Fisherman’s Oilskin Hat

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Description
Gloucester fishermen working on the North Atlantic were exposed to harsh weather conditions. Waves and freezing rain splashed over the decks and into the dories while the men worked. For some measure of protection, fishermen in the 19th century wore oiled clothes, the precursors to today’s waterproof foul weather gear.
This hat, referred to as a “Cape Ann sou’wester” because of its wide use in the fisheries around Cape Ann, Mass., is made of soft oiled canvas and lined with flannel. It has an elongated brim in the back to keep water from running down the wearer’s neck and inside his clothing. Ear flaps for warmth are also part of the hat’s design.
A catalog from the 1883 International Fisheries Exhibition in London claimed that with the sou’wester, “no class of seamen were so comfortably clothed as the New England fishermen.” At the time of the exhibition’s opening, sou’westers cost about $6.50 per dozen.
This Cape Ann sou’wester was displayed at the London exhibition, courtesy of its manufacturer, A. J. Tower of Boston, Mass. It was part of a display of the latest gear used and worn by American fishermen.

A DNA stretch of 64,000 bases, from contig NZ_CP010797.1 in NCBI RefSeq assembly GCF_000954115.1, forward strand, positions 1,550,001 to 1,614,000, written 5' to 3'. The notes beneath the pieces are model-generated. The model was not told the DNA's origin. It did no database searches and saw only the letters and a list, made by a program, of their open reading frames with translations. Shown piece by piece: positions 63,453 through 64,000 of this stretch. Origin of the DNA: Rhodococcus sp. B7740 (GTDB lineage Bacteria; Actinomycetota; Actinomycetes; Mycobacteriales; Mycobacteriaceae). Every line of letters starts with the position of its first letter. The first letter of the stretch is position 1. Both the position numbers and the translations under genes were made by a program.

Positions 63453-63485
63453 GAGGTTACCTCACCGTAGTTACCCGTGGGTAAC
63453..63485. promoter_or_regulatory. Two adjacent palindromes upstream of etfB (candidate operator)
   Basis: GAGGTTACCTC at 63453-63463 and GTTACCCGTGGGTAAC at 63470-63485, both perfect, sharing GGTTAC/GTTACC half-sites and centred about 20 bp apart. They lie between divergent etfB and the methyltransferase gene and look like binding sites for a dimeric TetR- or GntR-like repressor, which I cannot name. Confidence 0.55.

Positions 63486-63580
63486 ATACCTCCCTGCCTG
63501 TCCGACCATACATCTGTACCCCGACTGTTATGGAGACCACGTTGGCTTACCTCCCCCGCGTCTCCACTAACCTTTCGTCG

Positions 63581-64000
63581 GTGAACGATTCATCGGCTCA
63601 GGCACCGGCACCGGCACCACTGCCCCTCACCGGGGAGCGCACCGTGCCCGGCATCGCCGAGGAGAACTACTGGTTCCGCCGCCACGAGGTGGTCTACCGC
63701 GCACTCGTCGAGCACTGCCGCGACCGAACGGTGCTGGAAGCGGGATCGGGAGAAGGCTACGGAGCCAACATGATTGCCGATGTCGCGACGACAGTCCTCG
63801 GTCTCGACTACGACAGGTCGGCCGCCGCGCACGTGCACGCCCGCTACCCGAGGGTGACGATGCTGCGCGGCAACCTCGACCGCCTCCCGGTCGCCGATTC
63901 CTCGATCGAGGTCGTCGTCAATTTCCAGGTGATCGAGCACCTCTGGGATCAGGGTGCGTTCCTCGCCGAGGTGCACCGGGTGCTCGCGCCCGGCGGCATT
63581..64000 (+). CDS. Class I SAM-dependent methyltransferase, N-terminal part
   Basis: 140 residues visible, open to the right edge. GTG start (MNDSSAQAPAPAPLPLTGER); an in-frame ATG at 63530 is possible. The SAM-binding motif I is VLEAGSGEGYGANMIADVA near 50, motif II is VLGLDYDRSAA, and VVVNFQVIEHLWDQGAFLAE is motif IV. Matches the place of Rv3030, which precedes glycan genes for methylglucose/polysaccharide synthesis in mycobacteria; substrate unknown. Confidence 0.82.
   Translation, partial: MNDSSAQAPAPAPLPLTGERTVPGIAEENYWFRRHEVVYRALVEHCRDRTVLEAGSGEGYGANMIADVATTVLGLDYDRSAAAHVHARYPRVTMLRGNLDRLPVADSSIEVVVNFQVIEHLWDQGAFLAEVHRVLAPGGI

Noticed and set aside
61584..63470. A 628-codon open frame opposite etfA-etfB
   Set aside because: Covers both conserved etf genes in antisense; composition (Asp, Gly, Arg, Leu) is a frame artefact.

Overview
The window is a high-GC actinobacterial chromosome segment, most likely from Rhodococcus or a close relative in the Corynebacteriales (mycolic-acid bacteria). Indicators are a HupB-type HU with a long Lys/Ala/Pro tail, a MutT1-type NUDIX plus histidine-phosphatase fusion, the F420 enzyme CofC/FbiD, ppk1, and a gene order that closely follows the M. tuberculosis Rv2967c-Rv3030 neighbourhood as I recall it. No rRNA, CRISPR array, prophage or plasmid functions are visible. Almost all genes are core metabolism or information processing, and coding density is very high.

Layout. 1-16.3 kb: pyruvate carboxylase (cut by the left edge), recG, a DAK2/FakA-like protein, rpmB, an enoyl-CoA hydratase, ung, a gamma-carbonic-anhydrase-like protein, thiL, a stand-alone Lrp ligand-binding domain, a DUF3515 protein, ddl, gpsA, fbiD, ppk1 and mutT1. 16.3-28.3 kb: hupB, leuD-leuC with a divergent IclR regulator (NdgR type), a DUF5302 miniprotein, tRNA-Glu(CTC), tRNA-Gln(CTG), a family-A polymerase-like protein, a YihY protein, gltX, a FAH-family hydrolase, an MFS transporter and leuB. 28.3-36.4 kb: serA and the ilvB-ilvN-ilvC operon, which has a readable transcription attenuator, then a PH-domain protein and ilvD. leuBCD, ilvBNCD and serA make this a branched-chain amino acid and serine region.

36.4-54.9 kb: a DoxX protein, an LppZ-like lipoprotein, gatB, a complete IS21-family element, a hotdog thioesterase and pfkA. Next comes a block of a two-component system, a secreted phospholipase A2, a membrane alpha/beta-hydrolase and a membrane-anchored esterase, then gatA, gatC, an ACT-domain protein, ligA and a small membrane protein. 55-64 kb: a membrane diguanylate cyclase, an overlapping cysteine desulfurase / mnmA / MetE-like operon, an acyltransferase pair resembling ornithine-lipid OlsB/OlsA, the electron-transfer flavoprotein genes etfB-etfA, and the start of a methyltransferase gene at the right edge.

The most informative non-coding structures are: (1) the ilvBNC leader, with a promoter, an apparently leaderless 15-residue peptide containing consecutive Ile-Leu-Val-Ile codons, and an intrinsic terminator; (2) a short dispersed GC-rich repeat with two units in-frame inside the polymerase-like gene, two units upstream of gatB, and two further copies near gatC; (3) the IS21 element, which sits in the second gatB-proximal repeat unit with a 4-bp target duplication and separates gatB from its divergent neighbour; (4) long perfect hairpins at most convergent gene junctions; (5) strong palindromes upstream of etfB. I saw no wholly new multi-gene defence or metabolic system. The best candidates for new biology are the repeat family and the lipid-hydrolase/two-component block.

date made
early 1880s
used
late 19th century
on exhibit
1883
place made
United States: Massachusetts, Boston
Associated Place
Atlantic Ocean
on exhibit
United Kingdom: England, London
commonly used
United States: Massachusetts, Cape Ann
Physical Description
cotton canvas (overall material)
flannel lining (overall material)
Measurements
overall: 24 cm x 50 mm x 41 cm; 9 7/16 in x 1 15/16 in x 16 1/8 in
ID Number
2009.0157.03
catalog number
102126
accession number
2009.0157
subject
Fishing
related event
International Fisheries Exhibition
The Development of the Industrial United States
See more items in
Work and Industry: Fisheries
Industry & Manufacturing
Work
Clothing & Accessories
Exhibition
On the Water
Exhibition Location
National Museum of American History
Data Source
National Museum of American History